A Video Show Solar Snake Slither Across the Sun’s Surface – At 380,000 Miles per Hour: Solar Orbiter has found a “tube” of cooler gases in the atmosphere quickly moving through the Sun’s strong magnetic field. This observation adds a fascinating new piece to the zoo of features that the European Space Agency-led Solar Orbiter mission has already found (ESA). It’s even more interesting because the snake was a sign of something much bigger to come.
On September 5, 2022, the snake was seen as the Solar Orbiter spacecraft got close to the Sun for a close pass on October 12. The “snake” is a tube of cool plasma held in the hotter plasma of the Sun’s atmosphere by magnetic fields.
Solar Snake Slither Across The Sun’s Surface
Plasma is a form of matter that is similar to solids, liquids, and gas. Plasmas are so hot that the electrons jump out of the atoms, making them a gas of charged particles. Since they are charged, they can be affected by magnetic fields. All of the gas in the Sun’s atmosphere is plasma because the temperature there is more than a million degrees Celsius.
The plasma in the snake is following a very long part of the Sun’s magnetic field that goes from one side to the other.
“Plasma flows from one side to the other, but the magnetic field is really twisted. So this change in direction is because we’re looking down on a twisted structure, says David Long of the Mullard Space Science Laboratory (UCL) in the UK, who is leading the investigation into the phenomenon.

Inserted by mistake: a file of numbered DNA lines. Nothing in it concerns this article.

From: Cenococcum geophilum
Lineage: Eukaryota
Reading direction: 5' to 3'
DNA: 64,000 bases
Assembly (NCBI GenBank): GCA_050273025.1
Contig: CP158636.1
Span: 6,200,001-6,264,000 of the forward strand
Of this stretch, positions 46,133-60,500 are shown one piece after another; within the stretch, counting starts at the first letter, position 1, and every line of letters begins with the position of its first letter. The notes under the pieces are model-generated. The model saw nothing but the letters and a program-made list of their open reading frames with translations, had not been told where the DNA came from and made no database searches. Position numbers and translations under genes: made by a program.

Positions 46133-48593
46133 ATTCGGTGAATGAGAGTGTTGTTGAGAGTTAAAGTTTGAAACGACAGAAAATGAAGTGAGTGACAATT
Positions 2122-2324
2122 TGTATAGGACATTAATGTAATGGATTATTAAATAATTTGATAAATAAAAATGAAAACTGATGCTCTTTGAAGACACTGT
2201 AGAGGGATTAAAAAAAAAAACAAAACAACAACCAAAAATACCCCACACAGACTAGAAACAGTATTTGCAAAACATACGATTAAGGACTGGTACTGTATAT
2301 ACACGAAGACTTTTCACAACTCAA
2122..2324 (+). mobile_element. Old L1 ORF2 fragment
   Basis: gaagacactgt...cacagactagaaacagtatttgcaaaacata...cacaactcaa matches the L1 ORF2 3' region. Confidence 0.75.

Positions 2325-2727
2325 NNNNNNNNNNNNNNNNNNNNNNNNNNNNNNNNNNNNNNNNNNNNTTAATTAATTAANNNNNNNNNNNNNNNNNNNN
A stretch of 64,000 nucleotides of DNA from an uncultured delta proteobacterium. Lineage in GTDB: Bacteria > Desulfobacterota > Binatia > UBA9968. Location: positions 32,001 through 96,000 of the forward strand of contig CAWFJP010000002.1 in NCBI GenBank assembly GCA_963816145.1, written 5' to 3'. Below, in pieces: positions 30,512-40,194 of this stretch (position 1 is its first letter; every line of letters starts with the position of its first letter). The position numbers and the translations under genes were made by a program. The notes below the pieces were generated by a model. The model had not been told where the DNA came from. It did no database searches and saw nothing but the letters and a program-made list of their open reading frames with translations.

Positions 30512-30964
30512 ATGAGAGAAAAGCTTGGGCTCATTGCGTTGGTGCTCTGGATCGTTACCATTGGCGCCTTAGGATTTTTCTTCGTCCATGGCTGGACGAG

Images from the Extreme-Ultraviolet Imager (EUI) on Solar Orbiter were used to make the time-lapse movie at the top of this page. In fact, it took the snake about three hours to finish its trip. But given the distances involved in crossing the surface of the sun, that means the plasma must have been moving at about 170 km/s (106 miles/s) or 612,000 km/h (380,000 miles per hour).
The snake is so interesting because it started in a sunspot that later erupted, sending billions of tonnes of plasma into space. This makes it more likely that the snake was a kind of sign that this event would happen, and Solar Orbiter’s many instruments caught it all. The eruption was one of the most intense solar energetic particle events that the spacecraft’s Energetic Particle Detector (EPD) had seen so far.
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David says, “It’s a really nice mix of datasets that we can only get from Solar Orbiter.” Even more interesting is that the plasma from this eruption, called a coronal mass ejection, happened to sweep over NASA‘s Parker Solar Probe, allowing its instruments to measure what was in the eruption.
One of Solar Orbiter’s main scientific goals is to be able to watch an eruption and then take samples of the gas it sends into space, either with its own instruments or those of another spacecraft. It will help us learn more about how the sun works and how it affects “space weather,” which can mess with satellites and other technology on Earth.
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Jessa Martin is the author of Nogmagazine, A professional in writing by day, and novelist by night, she received her bachelor of arts in film from Howard University and her master of arts in media studies from the New School. A Brooklyn native, she is a lover of naps, cookie dough, and beaches, currently residing in the borough she loves, most likely multitasking.